InsideCreativeHouse/Adobe depressed senior man sitting on couch

Issues like hearing loss, the death of a lifelong partner, and physical limitations keep plenty of seniors isolated and alone. And since isolation can increase the risk of developing conditions like dementia by as much as 50%, loneliness becomes a type of vicious cycle, isolating individuals even further as they age.

If you feel up to it, keep a lookout for retirees who fit into the lonely recluse category. Developing strong social connections will benefit both you and anyone else who ends up in your social circle, and creating your own community can keep your life interesting and meaningful after you finish working.

The outdoorsy campsite host

Areerat/Adobe retired couple having tea outdoors

If you’ve spent any time camping, you’re familiar with the type of senior who pulls up stakes immediately after retiring, invests in an RV, and sets off to see every state and National Park in the country.

While hosts at state and federal parks don’t usually get paid, they do get their own campsite with utility hookups. And the National Park lifestyle is particularly appealing to frugal seniors: A lifetime National Park pass costs a one-time fee of just $80, and it’s available as soon as you turn 62.

The dedicated volunteer senior male volunteer holding donation box

For some adults, leaving the workforce can feel like losing their sense of purpose. They fill the gap by volunteering, which benefits both the organizations that need volunteers and the seniors themselves, who now have a built-in social community.

If you aren’t a frequent volunteer yourself, you might find this type of retiree a bit tedious, especially those who constantly prod their friends and acquaintances to join them in their volunteer work.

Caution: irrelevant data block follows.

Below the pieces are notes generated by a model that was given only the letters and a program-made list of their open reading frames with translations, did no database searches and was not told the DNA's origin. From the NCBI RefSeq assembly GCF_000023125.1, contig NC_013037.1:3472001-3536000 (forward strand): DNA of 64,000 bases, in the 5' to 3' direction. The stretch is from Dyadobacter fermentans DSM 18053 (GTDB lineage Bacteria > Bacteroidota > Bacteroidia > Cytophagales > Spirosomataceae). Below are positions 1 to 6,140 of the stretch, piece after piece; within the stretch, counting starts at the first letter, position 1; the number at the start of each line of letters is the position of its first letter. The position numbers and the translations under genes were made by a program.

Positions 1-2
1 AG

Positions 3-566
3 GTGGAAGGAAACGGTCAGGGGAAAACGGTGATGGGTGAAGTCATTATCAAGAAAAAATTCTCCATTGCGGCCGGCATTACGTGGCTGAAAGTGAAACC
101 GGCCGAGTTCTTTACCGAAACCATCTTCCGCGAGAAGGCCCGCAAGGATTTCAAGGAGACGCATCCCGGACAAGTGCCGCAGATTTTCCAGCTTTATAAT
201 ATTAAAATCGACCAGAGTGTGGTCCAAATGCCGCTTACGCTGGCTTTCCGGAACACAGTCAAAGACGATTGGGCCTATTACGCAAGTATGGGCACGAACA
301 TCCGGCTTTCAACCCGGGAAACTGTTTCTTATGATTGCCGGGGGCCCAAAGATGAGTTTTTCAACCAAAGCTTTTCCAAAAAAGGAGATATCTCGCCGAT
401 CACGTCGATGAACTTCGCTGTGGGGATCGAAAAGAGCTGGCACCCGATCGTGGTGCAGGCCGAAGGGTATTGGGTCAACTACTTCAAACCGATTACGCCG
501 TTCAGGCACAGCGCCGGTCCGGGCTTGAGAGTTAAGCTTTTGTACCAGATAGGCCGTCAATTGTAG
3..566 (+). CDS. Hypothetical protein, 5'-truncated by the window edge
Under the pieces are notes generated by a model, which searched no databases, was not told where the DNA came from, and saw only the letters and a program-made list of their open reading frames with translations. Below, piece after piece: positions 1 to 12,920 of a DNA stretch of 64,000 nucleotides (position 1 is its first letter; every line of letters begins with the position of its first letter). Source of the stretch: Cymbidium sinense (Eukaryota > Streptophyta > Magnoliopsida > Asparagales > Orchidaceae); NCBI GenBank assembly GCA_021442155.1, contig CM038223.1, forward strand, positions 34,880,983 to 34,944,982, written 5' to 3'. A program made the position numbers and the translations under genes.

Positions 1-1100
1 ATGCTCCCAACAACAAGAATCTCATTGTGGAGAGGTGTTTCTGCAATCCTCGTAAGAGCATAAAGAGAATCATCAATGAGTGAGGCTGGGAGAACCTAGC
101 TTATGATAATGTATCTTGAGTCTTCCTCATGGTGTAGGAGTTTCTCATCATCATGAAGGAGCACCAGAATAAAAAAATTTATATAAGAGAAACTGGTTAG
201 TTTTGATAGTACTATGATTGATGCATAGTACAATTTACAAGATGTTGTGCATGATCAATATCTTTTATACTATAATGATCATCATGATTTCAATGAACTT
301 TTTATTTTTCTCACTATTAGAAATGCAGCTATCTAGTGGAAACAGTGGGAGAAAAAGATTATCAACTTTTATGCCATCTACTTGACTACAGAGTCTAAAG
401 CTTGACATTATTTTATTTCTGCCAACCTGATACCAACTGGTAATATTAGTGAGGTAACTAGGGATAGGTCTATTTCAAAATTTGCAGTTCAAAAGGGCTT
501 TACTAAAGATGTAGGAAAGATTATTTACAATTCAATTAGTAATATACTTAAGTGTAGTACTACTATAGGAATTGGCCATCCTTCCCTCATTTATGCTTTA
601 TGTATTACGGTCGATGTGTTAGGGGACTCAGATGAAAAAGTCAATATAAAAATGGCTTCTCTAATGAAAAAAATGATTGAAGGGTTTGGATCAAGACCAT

But if you feel like something is missing from your life once you stop working, you might want to set your skepticism aside: Volunteering can definitely improve your overall sense of satisfaction with your life.

The retired workaholic

Ron Dale/Adobe senior woman working on laptop

After spending decades in the workforce, transitioning to a job-free life can be a major challenge. For some, it’s simply too challenging, so they opt to work as long as physically possible. This may annoy friends and family members who were looking forward to finally spending some time with their workaholic spouse or parent.

Of course, plenty of retirees have to keep working to support themselves once they lose their main source of income. Others are simply bored and pick up an interesting side gig to pass the time and build up a discretionary fund.

Whichever category you fall into, do what you can to steer clear of the non-stop grind. Work can definitely bring meaning to your life, but it isn’t the only way to find friends or contribute to society.

The golden grandparent

bobex73/Adobe senior woman with grandchild watering plants